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The best book covers from 1820 to 1914 include a sweet potato doing a pinup pose

And the rest of the week’s best writing on books and related subjects.

Sweet potato isolated on white background
A sweet potato that is not doing a pinup pose.
Shutterstock / Elena Schweitzer
Constance Grady is a senior correspondent on the Culture team for Vox, where since 2016 she has covered books, publishing, gender, celebrity analysis, and theater.

Welcome to Vox’s weekly book link roundup, a curated selection of the internet’s best writing on books and related subjects. Here’s the best the web has to offer for the week of February 10, 2019.

What’s perhaps most troubling about the plagiarized portions of your book are the minor word changes — a person’s last name being changed to a pronoun, for instance — that seem to hint at something even more insidious than sloppy citation. Because it looks as though you, or someone who was working with you, purposefully changed just enough of these sentences in a determined attempt to avoid detection.

I believe it, again, is not with any kind of ill intent. But in taking notes quickly, I probably — I mean, changing a name to a pronoun would be, again, sloppy. It’s on me. I’ve said that again and again. And that is really all I’m gonna say. OK?

It’s still unclear how this happened, though. That’s one of the questions that’s still gonna be burning in me.

Well, I really do think I have explained it.

The cultural anxiety that permeates our existence in 2019 lends itself well to the resurgence of the locked-room subgenre (alongside perennial shelf-mates like the procedural, the noir, and the psychological thriller). The era of “fake news,” real conspiracies, and policy whiplash makes an ordered plot that much more appealing. “In a world where things feel increasingly unstructured and uncertain,” says Lucy Foley, “there’s a particular satisfaction in the rigid structure of a locked-room mystery.” Rachel Howzell Hall puts it another way: “This country, right now, is a locked room. So many bad things are happening, and it’s not because of outside forces. The bad guy is in the house with us!” Sad!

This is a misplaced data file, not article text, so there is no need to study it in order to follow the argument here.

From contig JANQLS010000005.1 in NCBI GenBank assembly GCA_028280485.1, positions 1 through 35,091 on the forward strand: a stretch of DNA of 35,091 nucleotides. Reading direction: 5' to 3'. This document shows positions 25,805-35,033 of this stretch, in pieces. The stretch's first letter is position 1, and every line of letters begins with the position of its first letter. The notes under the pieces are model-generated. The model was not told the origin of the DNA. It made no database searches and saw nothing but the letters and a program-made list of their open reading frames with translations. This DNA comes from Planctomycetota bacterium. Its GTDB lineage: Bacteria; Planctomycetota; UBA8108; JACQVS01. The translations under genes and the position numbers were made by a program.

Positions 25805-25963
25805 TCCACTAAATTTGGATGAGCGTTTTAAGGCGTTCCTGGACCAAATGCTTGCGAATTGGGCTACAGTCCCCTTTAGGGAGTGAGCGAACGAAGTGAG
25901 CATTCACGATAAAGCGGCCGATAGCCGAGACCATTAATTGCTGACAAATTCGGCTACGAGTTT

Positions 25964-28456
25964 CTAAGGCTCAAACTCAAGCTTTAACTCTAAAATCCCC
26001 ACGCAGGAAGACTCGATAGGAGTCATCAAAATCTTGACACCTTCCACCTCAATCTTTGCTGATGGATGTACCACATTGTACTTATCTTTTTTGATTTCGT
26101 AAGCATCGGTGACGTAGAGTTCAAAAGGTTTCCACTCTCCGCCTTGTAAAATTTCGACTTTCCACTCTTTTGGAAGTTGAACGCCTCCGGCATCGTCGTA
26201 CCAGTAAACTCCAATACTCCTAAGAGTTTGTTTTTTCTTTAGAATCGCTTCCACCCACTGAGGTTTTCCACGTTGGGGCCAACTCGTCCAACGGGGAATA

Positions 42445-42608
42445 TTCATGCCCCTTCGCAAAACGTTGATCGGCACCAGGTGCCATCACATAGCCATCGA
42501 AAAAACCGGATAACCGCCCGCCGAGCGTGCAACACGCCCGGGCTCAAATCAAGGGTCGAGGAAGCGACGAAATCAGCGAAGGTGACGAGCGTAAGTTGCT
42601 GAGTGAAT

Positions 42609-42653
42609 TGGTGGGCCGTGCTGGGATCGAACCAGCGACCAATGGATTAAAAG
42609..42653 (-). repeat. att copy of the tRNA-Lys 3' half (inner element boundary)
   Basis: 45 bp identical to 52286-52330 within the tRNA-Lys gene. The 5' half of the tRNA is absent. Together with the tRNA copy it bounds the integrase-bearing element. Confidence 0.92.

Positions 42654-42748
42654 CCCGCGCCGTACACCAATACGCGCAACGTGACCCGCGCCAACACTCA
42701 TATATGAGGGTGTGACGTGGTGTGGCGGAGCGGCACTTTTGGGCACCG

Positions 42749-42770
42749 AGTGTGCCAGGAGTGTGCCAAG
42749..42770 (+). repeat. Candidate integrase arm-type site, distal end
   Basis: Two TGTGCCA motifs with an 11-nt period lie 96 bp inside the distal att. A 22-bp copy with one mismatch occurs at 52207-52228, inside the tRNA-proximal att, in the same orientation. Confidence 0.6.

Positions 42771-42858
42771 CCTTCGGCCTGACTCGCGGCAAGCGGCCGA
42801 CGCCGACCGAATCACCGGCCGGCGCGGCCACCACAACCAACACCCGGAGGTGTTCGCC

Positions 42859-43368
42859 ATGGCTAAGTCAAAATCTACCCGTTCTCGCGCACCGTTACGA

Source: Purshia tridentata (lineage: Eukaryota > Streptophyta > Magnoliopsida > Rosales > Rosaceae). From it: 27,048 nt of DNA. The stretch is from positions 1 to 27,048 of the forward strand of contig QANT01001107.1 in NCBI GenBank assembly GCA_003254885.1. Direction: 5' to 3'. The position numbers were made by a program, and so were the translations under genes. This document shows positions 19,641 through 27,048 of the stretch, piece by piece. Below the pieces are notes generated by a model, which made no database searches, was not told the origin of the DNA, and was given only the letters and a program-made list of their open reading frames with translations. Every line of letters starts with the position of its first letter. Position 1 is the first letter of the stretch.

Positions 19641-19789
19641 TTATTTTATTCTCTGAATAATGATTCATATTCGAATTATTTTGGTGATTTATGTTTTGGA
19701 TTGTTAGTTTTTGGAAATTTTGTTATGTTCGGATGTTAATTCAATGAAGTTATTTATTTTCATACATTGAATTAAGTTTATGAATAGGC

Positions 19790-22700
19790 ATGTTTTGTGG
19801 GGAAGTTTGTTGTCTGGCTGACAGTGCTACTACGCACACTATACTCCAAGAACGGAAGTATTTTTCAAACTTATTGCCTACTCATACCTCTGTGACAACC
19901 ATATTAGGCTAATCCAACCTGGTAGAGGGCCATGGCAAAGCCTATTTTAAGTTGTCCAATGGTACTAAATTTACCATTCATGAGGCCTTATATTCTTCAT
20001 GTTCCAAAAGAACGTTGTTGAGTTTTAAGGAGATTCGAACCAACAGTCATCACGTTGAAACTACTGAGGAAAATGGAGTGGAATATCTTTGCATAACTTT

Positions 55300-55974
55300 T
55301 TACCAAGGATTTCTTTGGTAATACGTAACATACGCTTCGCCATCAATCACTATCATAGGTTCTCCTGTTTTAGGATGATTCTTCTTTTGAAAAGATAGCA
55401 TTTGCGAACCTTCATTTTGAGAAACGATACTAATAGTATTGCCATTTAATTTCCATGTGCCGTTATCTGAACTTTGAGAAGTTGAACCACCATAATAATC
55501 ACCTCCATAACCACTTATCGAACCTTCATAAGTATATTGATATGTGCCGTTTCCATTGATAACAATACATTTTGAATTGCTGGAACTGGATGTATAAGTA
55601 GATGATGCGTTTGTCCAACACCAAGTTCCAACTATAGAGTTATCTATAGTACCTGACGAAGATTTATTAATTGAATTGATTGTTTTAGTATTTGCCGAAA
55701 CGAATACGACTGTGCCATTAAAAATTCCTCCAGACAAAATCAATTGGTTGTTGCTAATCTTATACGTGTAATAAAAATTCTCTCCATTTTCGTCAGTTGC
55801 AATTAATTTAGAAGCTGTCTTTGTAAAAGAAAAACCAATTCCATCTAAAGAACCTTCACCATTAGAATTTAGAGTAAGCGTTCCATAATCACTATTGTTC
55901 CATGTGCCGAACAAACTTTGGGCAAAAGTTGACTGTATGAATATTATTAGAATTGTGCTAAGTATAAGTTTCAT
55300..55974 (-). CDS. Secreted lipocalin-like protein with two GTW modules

It’s a debut novel and it is fantasy executed exactly as realism. That is apparently my kink: Fantasy that is brought down to earth in such a way that the mundane elements of it lend to extraordinary believability.

  • Public Domain Review has collected its favorite book covers from 1820 through 1914. I am extremely into the little spider on the cover of A Treatise on Adulteration of Food and Culinary Poisons, but also don’t overlook the weirdly pinup-adjacent pose that (I assume) Mr. Sweet Potatoes is doing on Mr. Sweet Potatoes and Other Stories.
  • We talked last week about Dan Mallory, the guy who apparently lied and scammed and conned his way through publishing to become wildly successful. At Electric Lit, Ruoxi Chen puts him in context with the industry:

If the industry seems shaken, it’s because we understand that this story was not a one off or even a true surprise when you drill down. Many of us have worked with a Dan Mallory type, have watched someone rocket up the hierarchy without doing the work. It’s because there are many, many women, especially women of color, sitting in their cubicles (there are far more men with doors that close) reading about how this man lied his way from assistant to executive editor in a few short years while no one even questioned him. The industry culture is designed to buy into that con, that destructive, specious fantasy of elegant men from a more “civilized” age. It’s embedded deeply, a cancer more real than anything Dan Mallory had.

Romance covers are incarnations of fantasy and desire and sexual want, sold to an audience that was generally female, often older, and often middle and working class. Ladies in supermarkets, as Carson suggested. Moms. They reflect books that are deeply interested in sex. Their romantic plots frequently involve women getting off as an essential element of their happily ever after. There has always been a deep, cheerful bawdiness—sometimes veering into outright lasciviousness—in the romance fandom and in the playful but genuine enthusiasm for Fabio. It asks no permission from Johnny Carson and Ed McMahon, and does not take their wants into account. It doesn’t think of them at all.

Here’s a rundown of the past week in books at Vox:

As always, you can keep up with Vox’s book coverage by visiting Happy reading!

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